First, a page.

It's school bus time again

Hey! Are you listening to me? School is about to begin. That means school buses are going to be out on the road. Those big, yellow school buses carry our future leaders who will hopefully clean up the mess you and I have made of this planet. So be careful out there. We can’t afford to lose a one of them due to a senseless accident!

Besides, I’m driving one of those yellow school buses and having an accident would really ruin my day.

Yes, I’m proud to say that I’m a school bus driver. Not only that, but one of my riders gave me a certificate that says I’m the greatest bus driver in the world. She also gave me a tomato plant. The certificate is hanging up in my office. I ate the tomatoes.

Being an Award-Winning School Bus Driver is not all glamour and paparazzi. Yes, there are perks that come with the job (like fresh vegetables, and sometimes cookies), but with the perks comes a certain amount of responsibility.

Bus drivers have to be friendly and ready to wipe up liquid motion sickness at a moment’s notice. Bus drivers have to be welcoming, but ready to give students the “evil eye” when they’re not following the rules. Bus drivers have to understand a little bit of child psychology, be able to work under pressure, and have the ability to tune out distractions while keeping their eyes and ears open for Little Johnny who loves to use his markers to color on things – especially other riders.

And bus drivers have to watch out for other drivers who aren’t paying attention to the flashing lights that scream, “Stop, you idiot! Don’t you understand the future governor of Texas is on this bus? Holy Cow and take some Smart Pills!”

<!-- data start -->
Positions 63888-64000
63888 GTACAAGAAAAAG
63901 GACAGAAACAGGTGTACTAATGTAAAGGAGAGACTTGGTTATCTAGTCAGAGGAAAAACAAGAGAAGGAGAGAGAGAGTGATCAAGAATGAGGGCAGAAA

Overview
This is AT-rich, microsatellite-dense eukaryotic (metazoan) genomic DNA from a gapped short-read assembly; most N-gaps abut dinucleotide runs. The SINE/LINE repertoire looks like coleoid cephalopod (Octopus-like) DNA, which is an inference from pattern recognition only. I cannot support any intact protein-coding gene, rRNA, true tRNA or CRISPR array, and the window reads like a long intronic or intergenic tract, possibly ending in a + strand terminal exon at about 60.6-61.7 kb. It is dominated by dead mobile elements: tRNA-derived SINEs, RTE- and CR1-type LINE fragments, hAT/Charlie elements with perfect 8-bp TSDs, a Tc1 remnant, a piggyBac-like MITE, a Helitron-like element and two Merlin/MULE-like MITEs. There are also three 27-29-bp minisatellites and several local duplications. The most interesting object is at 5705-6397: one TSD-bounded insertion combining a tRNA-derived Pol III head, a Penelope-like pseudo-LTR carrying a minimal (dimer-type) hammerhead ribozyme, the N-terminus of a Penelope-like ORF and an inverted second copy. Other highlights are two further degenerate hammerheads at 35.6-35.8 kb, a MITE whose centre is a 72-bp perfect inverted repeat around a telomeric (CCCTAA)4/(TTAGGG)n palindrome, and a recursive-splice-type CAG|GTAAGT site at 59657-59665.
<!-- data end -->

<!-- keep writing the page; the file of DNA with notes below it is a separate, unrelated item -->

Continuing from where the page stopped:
Driving a school bus is not for everybody. You have to be practically superhuman but without the cape and spandex. Not only that, the job doesn’t have the greatest of reputations. The buses rarely have air conditioning, they’re slow, the engines are loud, the brakes squeal, the children sometimes get noisy and obnoxious, and dealing with a bunch of hot, sweaty kids on a hot, sweaty day is worse than having a root canal without medication.

Other than that, it’s not too bad – especially if you have a “Little Emma” onboard.

“Mr. Bus Driver, why are you whistling? Whistling isn’t allowed on the bus,” said Little Emma.

“Who says whistling isn’t allowed on the bus?” I said.

“I did,” said Little Emma.

“You did? So, you mean when I’m happy, I can’t whistle?”

“Well, I guess I can make an exception,” she said, “but just this once.”

There are a lot of Little Emmas on every bus. There are also a lot of Jefferys, Allens, Beckys, Dylans and Cynthias. They all have plans for the future. They all want to make something of themselves. They all want to live long, productive lives and make a difference in the world around them.

Not a one of them wants to die in a bus accident due to our lack of paying attention or being careful.

So do us both a favor. If you see me coming down the road in a big yellow school bus, be extra cautious because you know Emma’s onboard and she wants to get home to see her parents and to play with her dog.

If you’re running late and you have the feeling I’m about to turn on my flashing lights and stop, don’t careen around me like a NASCAR driver. That’s just one more thing I have to worry about.

And if you see my red lights flashing and my “Stop” sign extended so you can read it, then READ IT! Stop means stop! Little Emma’s getting off my bus and if you endanger her in any way, I ain’t gonna be happy.

You have been warned!


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